Workers at Scandinavian Airlines (SAS) are being asked once again to bear the brunt of massive cost-cutting to keep the long-troubled carrier flying. “This is our ‘final call,’ if there’s still to be an SAS,” claimed the airline’s chief executive Rickard Gustafson, who’s agreed to cut his own pay as well.
He and other top SAS executives have been under heavy criticism for maintaining their own high salaries and lucrative pensions while demanding that employees reduce their own. The new SAS rescue plan calls for pay cuts, layoffs and poorer pensions with executives slashing their own compensation, too.
Gustafson said Monday morning that his pay will be cut by 20 percent while other executive paycuts will amount to “between 15-17 percent.” Management positions will also be cut, with SAS administration consolidated in Stockholm.
He said pay cuts for employees will amount to a “maximum” of 12 percent on average.
The governments of Norway, Sweden and Denmark are poised to take part in new financing for SAS if employees agree to the cuts. “This demands a lot of the employees, but it’s absolutely necessary,” said Norway’s government minister for business and trade, Trond Giske.
Gustafson called it SAS’ “last chance” for airline to restructure itself with a “completely new platform for the future.” It’s the only way, he claimed, for SAS to re-emerge as a “strong and competitive” carrier in a turbulent and tough airline industry.
In addition to the pay and staffing cuts that will result from a “centralization” of administrative functions (which now are spread over Stockholm, Copenhagen and Oslo) SAS confirmed it will sell off its profitable short-haul carrier Widerøe along with other remaining assets such as real estate near key airports, call centers and ground services.
SAS, like many traditional, long-established airlines, has continued to bear the costs of relatively heavy administration and internal bureaucracy built up over decades, along with dozens of strong labour unions that have demanded expensive wage and benefit pacts. New low-fare airlines that have started up in recent years have few of those costs and pay far less to their employees, allowing them to offer low fares that SAS has been forced to meet.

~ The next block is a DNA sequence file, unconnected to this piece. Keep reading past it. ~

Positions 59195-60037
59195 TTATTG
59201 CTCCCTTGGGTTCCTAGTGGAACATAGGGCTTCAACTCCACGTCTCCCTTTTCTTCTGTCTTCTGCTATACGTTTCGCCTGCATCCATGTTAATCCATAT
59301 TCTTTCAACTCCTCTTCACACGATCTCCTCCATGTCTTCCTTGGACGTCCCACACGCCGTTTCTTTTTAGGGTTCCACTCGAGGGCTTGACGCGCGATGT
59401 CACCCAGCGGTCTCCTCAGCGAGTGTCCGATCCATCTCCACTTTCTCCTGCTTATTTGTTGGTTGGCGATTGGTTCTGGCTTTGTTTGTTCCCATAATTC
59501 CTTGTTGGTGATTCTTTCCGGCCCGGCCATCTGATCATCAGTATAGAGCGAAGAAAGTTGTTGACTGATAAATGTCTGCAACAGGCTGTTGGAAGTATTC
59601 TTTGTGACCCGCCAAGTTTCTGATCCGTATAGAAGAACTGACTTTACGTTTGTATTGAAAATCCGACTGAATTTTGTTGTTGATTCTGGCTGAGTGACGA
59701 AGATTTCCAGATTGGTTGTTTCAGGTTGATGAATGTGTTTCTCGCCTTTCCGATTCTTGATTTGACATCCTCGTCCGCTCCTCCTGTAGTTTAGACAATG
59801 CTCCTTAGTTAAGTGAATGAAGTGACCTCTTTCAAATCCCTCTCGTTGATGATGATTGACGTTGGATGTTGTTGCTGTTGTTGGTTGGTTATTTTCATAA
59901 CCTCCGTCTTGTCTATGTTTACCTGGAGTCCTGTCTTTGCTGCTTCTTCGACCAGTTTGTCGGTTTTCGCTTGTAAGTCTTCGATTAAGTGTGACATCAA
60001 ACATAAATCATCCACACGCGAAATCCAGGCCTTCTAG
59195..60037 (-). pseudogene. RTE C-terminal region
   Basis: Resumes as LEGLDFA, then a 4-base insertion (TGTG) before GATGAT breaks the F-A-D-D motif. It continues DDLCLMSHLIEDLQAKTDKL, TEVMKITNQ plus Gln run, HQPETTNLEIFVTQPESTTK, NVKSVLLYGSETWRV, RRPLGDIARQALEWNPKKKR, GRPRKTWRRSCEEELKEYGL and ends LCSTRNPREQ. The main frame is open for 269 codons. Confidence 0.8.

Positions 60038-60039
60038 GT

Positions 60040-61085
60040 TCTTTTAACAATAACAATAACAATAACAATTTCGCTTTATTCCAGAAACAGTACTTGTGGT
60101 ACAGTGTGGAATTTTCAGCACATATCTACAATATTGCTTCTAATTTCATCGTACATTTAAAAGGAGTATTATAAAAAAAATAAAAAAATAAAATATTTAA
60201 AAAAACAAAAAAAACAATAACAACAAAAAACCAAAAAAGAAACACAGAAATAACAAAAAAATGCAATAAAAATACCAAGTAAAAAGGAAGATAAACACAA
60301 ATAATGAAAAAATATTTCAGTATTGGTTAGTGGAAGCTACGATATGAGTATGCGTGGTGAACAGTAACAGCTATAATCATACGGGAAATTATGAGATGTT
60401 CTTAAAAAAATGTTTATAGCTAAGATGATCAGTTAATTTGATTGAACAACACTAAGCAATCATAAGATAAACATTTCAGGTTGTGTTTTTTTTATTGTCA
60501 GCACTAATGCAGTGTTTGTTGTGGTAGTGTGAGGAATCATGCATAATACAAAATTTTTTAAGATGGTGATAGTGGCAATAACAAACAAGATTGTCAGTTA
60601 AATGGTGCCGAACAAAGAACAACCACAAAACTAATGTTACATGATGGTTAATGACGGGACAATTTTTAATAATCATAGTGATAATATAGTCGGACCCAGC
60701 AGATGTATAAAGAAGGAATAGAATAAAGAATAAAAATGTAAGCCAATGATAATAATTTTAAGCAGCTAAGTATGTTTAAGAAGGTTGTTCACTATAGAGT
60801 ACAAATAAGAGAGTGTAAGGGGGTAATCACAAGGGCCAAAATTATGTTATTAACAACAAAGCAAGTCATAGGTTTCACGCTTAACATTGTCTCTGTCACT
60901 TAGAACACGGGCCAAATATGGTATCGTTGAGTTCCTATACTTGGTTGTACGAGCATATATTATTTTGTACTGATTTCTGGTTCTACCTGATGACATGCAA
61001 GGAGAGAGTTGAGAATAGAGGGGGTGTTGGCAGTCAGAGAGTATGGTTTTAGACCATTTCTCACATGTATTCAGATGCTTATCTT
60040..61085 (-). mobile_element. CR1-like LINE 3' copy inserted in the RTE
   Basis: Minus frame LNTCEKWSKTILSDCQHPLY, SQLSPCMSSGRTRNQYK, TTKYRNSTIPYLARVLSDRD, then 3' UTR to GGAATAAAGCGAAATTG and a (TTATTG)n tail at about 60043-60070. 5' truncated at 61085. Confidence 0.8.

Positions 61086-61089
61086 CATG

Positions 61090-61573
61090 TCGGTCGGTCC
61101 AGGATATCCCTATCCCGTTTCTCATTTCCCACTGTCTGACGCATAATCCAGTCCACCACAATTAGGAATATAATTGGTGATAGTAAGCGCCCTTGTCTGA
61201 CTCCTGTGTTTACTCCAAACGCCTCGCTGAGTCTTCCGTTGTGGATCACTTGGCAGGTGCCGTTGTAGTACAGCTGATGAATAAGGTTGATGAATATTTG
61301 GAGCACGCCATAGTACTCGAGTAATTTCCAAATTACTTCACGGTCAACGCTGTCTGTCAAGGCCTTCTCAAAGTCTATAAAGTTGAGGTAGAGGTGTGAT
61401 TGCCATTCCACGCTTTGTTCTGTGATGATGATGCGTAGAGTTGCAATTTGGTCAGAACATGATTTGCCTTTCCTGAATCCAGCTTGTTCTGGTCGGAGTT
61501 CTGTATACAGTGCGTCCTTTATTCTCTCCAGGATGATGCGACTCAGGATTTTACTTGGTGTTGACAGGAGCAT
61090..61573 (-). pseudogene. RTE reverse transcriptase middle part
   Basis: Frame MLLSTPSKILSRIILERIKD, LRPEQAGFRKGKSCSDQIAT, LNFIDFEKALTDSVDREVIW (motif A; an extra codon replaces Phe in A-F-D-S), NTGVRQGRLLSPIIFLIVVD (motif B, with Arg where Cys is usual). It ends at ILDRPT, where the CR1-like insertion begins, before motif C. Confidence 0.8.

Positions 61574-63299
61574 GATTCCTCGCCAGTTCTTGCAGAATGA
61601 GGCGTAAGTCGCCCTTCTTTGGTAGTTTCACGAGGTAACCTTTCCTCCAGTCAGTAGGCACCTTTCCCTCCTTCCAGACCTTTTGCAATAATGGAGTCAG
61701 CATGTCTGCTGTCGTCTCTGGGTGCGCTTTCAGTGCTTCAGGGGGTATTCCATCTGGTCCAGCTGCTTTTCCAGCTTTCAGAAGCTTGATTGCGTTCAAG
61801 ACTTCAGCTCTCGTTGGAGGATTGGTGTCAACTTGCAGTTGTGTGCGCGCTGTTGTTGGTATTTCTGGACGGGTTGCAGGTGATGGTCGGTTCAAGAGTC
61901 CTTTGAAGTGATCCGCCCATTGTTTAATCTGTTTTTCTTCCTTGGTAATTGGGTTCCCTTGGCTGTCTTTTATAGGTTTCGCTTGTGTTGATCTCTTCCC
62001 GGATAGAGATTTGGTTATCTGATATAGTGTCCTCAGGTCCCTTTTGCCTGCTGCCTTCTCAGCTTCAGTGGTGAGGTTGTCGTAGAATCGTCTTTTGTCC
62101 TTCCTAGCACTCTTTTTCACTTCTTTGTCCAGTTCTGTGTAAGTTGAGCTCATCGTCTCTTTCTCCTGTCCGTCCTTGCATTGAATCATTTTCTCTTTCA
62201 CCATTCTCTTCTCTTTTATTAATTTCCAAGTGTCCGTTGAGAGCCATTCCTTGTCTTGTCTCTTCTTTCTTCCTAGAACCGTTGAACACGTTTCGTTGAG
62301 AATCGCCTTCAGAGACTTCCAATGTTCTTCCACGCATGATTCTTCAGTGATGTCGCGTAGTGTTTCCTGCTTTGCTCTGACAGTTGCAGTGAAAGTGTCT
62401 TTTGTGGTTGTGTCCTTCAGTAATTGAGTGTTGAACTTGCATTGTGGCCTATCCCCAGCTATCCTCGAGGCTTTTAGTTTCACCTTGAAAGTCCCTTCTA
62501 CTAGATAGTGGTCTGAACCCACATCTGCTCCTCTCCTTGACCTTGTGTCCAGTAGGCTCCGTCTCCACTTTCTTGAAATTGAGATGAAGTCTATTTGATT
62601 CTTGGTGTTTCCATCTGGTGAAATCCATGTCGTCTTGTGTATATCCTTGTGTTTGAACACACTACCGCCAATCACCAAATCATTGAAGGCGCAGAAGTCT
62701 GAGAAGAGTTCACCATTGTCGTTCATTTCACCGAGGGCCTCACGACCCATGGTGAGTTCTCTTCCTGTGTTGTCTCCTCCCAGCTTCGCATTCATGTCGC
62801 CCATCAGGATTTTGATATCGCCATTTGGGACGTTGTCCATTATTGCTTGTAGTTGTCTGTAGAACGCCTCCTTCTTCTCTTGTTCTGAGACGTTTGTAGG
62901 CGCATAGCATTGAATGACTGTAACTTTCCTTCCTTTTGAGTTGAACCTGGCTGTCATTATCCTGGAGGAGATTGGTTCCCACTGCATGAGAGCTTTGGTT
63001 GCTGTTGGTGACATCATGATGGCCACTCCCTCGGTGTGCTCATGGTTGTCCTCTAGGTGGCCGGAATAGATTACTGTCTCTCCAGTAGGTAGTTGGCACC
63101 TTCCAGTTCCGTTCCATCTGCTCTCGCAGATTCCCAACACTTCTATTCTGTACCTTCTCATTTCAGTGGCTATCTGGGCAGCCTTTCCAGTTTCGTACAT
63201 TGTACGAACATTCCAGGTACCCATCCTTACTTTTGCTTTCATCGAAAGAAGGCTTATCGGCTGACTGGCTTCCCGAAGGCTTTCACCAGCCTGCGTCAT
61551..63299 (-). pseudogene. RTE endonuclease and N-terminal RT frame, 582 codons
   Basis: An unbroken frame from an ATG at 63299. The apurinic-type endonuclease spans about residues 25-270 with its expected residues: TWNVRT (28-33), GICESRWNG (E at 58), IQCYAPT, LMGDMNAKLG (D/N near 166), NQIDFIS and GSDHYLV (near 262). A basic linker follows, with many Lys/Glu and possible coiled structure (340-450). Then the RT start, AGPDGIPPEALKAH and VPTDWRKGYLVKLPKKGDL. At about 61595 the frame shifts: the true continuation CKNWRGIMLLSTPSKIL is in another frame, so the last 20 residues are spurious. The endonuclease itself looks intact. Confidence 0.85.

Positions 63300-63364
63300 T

That’s led to heavy losses and looming pension obligations that in turn made SAS’ banks reluctant to continue to supply credit alone. Now the banks will be joined by new lines of credit involving the governments of the three Scandinavian countries that collectively still own half of SAS’ shares. The state aid reportedly has been approved by European competition authorities.
Employees will be asked over the next few weeks to accept new collective bargaining agreements that reportedly will contain pay cuts of around 15 percent plus staff cuts. Existing pension plans will be replaced with cheaper ones that will cut SAS’ liability and benefits for workers. If the unions don’t go along, the airline will face bankruptcy.
SAS’ pilots seemed positive to the plan Monday morning, while other union leaders were critical. Crisis meetings will be held over the next several days.
Meanwhile, there was some good news from SAS, which clearly led to its banks and the Scandinavian governments’ decision to offer conditional new credit: SAS doubled its pre-tax profits in the third-quarter, to SEK 568 million from SEK 276 million in the same quarter last year. Operating profits were also up, to SEK 863 million from SEK 500 million.
Views and News from Norway/Nina Berglund
Please support our news service. Readers in Norway can use our donor account. Our international readers can click on our “Donate” button: